When you think of Vienna, music is probably one of the first things that springs to mind. Mozart, Beethoven, Strauss – all the greats have lived in this city at some point in their lives. However, Vienna also has an avid literary history and is perfect for book lovers. On a recent trip, I set out to find as many literary locations as I could – from impressive libraries, to book museums and café’s, Vienna is definitely the perfect destination for bibliophiles.
The Austrian National Library
My favourite literary haunt in the whole of Vienna is the State Hall in the Austrian National Library. Built in the 18th century, this 80-meter long library is the biggest Baroque library in Europe, housing over 200,000 valuable books in its collection that can be dated back to the 1500’s.
The State Hall was originally created as a private wing of the Hofburg Palace, by Joseph Emanuel Fischer von Erlach, and was commissioned by Emperor Charles VI – whose statue stands in the centre of the hall. With dark walnut walls and stone floors, it is absolutely stunning. It’s also comprised of two opposing sides – War and Peace – which is reflected in the impressive artwork by Daniel Gran that decorates each fresco on the ceiling.
The Austrian National Library as a whole holds almost 12 million volumes, including a collection of everything ever published in Austria, along with any work created abroad by Austrian authors, and books that concern Austria or its culture. It is the largest library in all of Austria, and therefore somewhere to check out even if you’re not the biggest book lover around.
An adult ticket to visit the State Hall is 8 Euros, or you could buy a Vienna Pass and get in for free.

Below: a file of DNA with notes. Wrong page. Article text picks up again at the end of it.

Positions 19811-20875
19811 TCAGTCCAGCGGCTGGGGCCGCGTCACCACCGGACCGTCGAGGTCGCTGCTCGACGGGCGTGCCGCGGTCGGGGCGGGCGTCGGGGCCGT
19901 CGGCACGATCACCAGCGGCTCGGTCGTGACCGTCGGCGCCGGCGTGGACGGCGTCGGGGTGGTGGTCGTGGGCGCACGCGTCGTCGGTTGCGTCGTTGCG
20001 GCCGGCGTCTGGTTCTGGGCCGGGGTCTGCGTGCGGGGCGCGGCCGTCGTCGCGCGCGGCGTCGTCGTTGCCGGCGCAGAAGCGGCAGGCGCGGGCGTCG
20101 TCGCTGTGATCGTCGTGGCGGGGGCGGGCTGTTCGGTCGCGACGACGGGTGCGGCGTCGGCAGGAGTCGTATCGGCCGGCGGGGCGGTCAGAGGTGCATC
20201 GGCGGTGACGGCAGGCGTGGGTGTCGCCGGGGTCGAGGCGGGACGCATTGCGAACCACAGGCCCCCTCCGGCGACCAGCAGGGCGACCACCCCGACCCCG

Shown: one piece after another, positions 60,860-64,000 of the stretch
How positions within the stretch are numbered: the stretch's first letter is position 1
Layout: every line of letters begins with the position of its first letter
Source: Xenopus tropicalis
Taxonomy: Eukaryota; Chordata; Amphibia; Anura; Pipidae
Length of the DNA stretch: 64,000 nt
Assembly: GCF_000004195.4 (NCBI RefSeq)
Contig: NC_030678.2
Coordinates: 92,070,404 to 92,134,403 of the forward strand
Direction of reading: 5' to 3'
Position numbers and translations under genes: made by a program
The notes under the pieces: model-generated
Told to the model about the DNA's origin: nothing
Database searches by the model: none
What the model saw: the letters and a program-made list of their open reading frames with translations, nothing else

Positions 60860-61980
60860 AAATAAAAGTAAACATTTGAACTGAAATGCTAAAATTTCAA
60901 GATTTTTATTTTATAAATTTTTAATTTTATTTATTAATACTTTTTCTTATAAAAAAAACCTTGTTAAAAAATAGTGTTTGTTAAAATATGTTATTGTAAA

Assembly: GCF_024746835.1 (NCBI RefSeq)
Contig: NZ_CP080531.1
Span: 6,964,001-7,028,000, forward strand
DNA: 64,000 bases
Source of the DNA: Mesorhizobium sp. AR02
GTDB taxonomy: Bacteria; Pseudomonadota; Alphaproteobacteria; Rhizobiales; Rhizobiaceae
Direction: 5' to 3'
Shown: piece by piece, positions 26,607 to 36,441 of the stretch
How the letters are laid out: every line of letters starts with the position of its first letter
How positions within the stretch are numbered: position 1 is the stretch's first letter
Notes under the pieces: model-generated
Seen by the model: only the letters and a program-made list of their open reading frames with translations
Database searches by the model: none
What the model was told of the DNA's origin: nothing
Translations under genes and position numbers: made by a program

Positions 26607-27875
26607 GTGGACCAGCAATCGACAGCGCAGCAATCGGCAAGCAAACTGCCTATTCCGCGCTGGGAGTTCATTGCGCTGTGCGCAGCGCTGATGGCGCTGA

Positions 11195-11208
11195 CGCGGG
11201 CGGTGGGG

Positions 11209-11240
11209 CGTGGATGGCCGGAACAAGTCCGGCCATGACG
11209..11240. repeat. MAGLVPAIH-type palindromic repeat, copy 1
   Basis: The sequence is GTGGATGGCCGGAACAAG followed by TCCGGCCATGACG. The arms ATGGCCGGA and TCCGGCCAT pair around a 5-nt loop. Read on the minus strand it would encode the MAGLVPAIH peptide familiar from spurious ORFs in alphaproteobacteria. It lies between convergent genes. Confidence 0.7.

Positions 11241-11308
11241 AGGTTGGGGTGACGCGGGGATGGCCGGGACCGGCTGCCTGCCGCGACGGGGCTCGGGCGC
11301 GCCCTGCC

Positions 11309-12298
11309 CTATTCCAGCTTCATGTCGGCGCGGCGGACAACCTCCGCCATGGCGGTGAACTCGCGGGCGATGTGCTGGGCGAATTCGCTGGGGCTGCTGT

Address: State Hall, Austrian National Library, Josefsplatz 1, 1015 Wien, Austria
The Literature Museum
Franz Kafka, Johann Nestroy, Ingeborg Bachmann, and Arthur Schnitzler are just some of the names of notable authors who once resided in Vienna, and whose work is now on display in the Literature Museum. From letters penned, to manuscripts and novels, the museum holds an abundance of unique, original work from the 18th century to present day.
In total there are over 650 objects from 200+ authors on display here, in all forms of media. Highlights include a manuscript page from Franz Kafka’s ‘The Man Who Disappeared’, personal letters by Paul Celan and Ingeborg Bachmann, and a hat from Elfriede Gerstl’s legendary hat collection.
The Literature Museum is housed in the former Imperial and Royal Hofkammer Archives which was constructed in 1848. In addition to the permanent exhibition which extends over two levels, the museum presents special, annual exhibitions on the third floor, whilst the ground floor is host to numerous lectures and events.
Tickets to the Literature Museum are 7 Euros. Entry is also available using the Vienna Pass.
Address: Literarute Museum, Grillparzerhaus, Johannesgasse 6, 1010 Wien, Austria
Shakespeare and Company
Shakespeare and Company is a paradise for book worms, stocked to the brim with English language books. It’s the kind of bookshop where you could easily while an hour away between the intimate shelving stacks, searching through all of the interesting books on display.
From classic and contemporary literature, to poetry, plays, sci-fi and graphic novels, Shakespeare and Company have a little something for everyone – and if they don’t have what you want, they’ll order it in. It’s not the largest bookstore in Vienna, but it’s certainly the friendliest – the staff are very welcoming, super helpful, and incredibly knowledgeable.